There are now four ACTs available commercially. However only one, Coartem, a combination anti-malarial developed by Novartis AG, has received WHO pre-qualification, which means it meets standards that make it acceptable for procurement by United Nation agencies. The treatment, which was first registered in 1998, contains artemether, a derivative of artemisinin, as well as lumefantrine.

Currently Chinese pharmaceutical companies such as Kunming Pharmaceutical Group Ltd. supply Novartis with the raw materials for Coartem while Shanghai Fosun Pharmaceutical has teamed up with scientists from the Chinese Academy of Sciences to develop a new anticancer drug based on artemisinin.

TCMs to treat epidemics

AIDS, bird flu, SARS. You name the epidemic and more than likely, there is a TCM to treat it.

TCM experts convening at a seminar held by China’s Ministry of Health, the WHO and China Association of Chinese Medicine, agreed to formulate China’s own approach to the prevention and treatment of human avian influenza, by combining TCMs with modern medicine, according to Chinese media in January.

A similar treatment approach was developed in 2004 during the SARS epidemic. However, officially, the WHO does not recommend any herbal treatments for use in any disease.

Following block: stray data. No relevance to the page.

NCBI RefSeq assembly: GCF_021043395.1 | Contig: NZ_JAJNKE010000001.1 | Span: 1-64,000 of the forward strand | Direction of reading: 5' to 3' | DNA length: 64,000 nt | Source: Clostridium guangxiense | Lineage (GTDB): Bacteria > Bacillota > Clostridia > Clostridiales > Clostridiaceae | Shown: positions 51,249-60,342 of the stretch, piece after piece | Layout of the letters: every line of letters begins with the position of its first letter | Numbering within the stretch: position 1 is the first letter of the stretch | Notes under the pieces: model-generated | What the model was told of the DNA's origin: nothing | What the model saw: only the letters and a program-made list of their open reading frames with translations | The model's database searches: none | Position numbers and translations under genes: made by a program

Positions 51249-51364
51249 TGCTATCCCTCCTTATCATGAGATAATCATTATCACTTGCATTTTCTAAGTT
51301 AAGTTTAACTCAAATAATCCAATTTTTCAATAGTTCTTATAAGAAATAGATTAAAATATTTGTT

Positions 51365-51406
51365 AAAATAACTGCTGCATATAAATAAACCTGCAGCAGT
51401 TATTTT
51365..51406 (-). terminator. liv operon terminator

In such cases, TCMs are being used as complementary medicines alongside western medicines to improve the immunity of patients.

“The big issues for herbal therapies in the eyes of Western patients and physicians are safety. Certification for purity and consistency of dosing is key. Another issue is drug-drug interaction [the effects of mixing one drug with another], a fact often overlooked when people buy medicines,” chief medical officer of World Link in China, Dr. Larry Perin, said.

China has long advocated the use of TCMs to treat AIDS and the MoH has subsidized or offered free treatment to poverty-stricken AIDS patients as a substitute for more expensive western drugs. However, while TCMs may be cheaper and enable broader treatment access to AIDS patients across China, scientific evidence and efficacy still remains a large, unanswered issue. Furthermore, drug interactions further increase the uncertainty of treatment with TCMs.

TCM development by multinationals

Some multinational companies are cooperating with Chinese research institutions on the development of plant medicines.

“The Institute of Materia Medica of the Chinese Academy of Medical Sciences has already cooperated with several foreign companies on the development of TCMs over the past two or three years,” Bi said.

Those co-operations include relationships with Taisho Pharmaceutical Co. Ltd., Bayer and Servia, which has lasted for more than 20 years. The institute received $8 million from Taisho to develop China’s first anti-hepatitis drug, bicyclol.

In November, 2004, the Shanghai Institute of Materia Medica and Novartis Pharma AG extended their cooperation on the research of plant medicines.

On the same day, phase one studies at Hutchinson Whampoa Ltd.’s TCM modernization research and production base was completed with an investment of 30m yuan (US$3.94m).